The RSA returns to London’s Open House Festival after ten-year break - RSA

The RSA returns to London’s Open House Festival after ten-year break

Press release

On Sunday 18 September 2022, RSA House and its rich history will be open for public view for the first time in a decade as part of Open House Festival London.  

RSA House is home to the RSA (The royal society for the encouragement of arts, manufactures and commerce), an independent charity founded in 1754 by Nottinghamshire businessman William Shipley with a belief that the creativity of ideas could improve the quality of people’s lives. 

The RSA’s first ever meeting took place at Rawthmell's coffeehouse in Covent Garden and the society moved to its current location on John Adam Street two decades later. This year’s appearance at London Open House marks the 250th anniversary of the laying of the building’s foundation stones. 

RSA House was designed as part of the Adam brothers' Adelphi complex by architect Robert Adam. Visitors will be able to see Robert Adam’s original plans of No 8 John Adam Street as well as indentures, prints, and letters relating to the construction of the building, plus documents and artefacts relating to two time-capsules that were placed under the east and west foundation stones when they were laid in 1772. 

Tours and activities 

RSA House is not normally open to the public, but Open House visitors are very welcome to tour the Great Room, decorated on all four sides with a frieze painted by the artist James Barry, a commission which took him from 1772 to 1801 to complete.  

Visitors can also see our:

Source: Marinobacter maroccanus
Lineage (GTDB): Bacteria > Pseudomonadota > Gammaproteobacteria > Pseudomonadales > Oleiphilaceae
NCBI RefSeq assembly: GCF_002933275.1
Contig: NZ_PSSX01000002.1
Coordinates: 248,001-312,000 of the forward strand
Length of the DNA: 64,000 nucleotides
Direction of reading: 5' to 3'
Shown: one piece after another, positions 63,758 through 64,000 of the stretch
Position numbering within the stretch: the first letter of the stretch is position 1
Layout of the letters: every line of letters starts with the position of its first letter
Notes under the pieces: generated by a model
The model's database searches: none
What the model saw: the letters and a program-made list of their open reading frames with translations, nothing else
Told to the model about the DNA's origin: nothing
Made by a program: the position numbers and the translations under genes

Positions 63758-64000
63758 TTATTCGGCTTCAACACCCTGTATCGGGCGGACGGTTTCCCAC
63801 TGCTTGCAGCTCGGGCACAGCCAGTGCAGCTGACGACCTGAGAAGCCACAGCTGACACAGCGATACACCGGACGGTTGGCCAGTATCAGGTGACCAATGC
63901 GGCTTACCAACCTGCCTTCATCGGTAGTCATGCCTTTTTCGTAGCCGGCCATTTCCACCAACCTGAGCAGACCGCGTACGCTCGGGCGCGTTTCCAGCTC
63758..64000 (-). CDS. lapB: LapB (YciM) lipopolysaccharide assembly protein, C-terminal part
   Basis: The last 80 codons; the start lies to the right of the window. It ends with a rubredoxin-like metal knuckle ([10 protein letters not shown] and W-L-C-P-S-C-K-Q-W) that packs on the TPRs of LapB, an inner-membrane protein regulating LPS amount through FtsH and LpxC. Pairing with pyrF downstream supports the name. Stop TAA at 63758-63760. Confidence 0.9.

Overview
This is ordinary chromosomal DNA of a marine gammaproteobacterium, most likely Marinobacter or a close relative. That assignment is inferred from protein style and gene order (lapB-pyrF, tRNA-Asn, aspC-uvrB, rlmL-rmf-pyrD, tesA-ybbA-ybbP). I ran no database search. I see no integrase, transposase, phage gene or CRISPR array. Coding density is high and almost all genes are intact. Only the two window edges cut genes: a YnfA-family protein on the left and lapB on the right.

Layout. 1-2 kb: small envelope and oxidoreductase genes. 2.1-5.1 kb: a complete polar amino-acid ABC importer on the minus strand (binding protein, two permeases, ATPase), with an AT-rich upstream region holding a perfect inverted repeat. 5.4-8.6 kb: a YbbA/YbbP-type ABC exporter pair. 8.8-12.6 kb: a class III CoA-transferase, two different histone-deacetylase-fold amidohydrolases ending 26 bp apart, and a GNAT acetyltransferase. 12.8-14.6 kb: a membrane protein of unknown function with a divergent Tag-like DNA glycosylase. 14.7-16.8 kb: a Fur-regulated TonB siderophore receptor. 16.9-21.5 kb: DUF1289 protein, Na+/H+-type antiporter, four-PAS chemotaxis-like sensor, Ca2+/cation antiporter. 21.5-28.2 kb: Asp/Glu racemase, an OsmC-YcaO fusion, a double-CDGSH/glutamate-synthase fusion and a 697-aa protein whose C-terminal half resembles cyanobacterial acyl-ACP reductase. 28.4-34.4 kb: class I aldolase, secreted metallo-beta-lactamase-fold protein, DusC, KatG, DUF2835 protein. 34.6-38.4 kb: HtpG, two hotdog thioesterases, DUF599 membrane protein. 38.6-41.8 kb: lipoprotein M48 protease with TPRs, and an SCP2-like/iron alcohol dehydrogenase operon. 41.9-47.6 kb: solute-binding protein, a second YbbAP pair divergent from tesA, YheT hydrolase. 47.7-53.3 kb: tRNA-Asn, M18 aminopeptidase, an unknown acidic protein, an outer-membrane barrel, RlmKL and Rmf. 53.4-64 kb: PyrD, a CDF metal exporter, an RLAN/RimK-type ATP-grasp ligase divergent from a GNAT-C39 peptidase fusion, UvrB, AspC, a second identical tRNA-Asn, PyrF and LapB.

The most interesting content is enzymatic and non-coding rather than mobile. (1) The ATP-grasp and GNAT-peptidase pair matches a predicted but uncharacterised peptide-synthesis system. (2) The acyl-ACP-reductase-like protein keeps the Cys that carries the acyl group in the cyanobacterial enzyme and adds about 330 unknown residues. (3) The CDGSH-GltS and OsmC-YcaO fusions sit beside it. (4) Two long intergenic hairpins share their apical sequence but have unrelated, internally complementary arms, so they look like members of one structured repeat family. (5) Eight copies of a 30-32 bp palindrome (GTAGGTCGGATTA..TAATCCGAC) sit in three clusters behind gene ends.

• Troika chandelier based on US President Benjamin Franklin's design for a bi-focal lens
  • vaulted Durham Street Auditorium with the original eighteenth century stone road and pavements incorporated into the design
  • Long Gallery with a twenty-five-metre mural, that chronicles the history of the RSA from 1754 –2018, including the crucial role the society played alongside Prince Albert in organising the world-famous Great Exhibition of 1851. 

Hidden history 

RSA House is one of London’s most significant buildings, where the Blue Plaque scheme, and the UK’s first school exams were created, but tucked away between the Strand and Charing Cross, you would never really know it was there.  
Hundreds of prominent historical figures have found a home here, from Charles Dickens and Karl Marx to David Attenborough and Prue Leith, who was the RSA’s Chair from 1995-1997, when she led the campaign for contemporary sculpture to be exhibited on the Fourth Plinth in Trafalgar Square. In more recent times, our front door has doubled for No 10 Downing Street innumerous movies and TV shows. 

During the day on 18 September there will be activities for children, a chance to explore our eleven private event spaces named after William Shipley and the Duke of Edinburgh, among othersVisitors will be able to imagine what it might have been like in the very earliest days of the RSA by spending time in our refurbished Coffee House which will be open throughout the day with light refreshments available to purchase. 

Visit the Open House Festival website to find out more.

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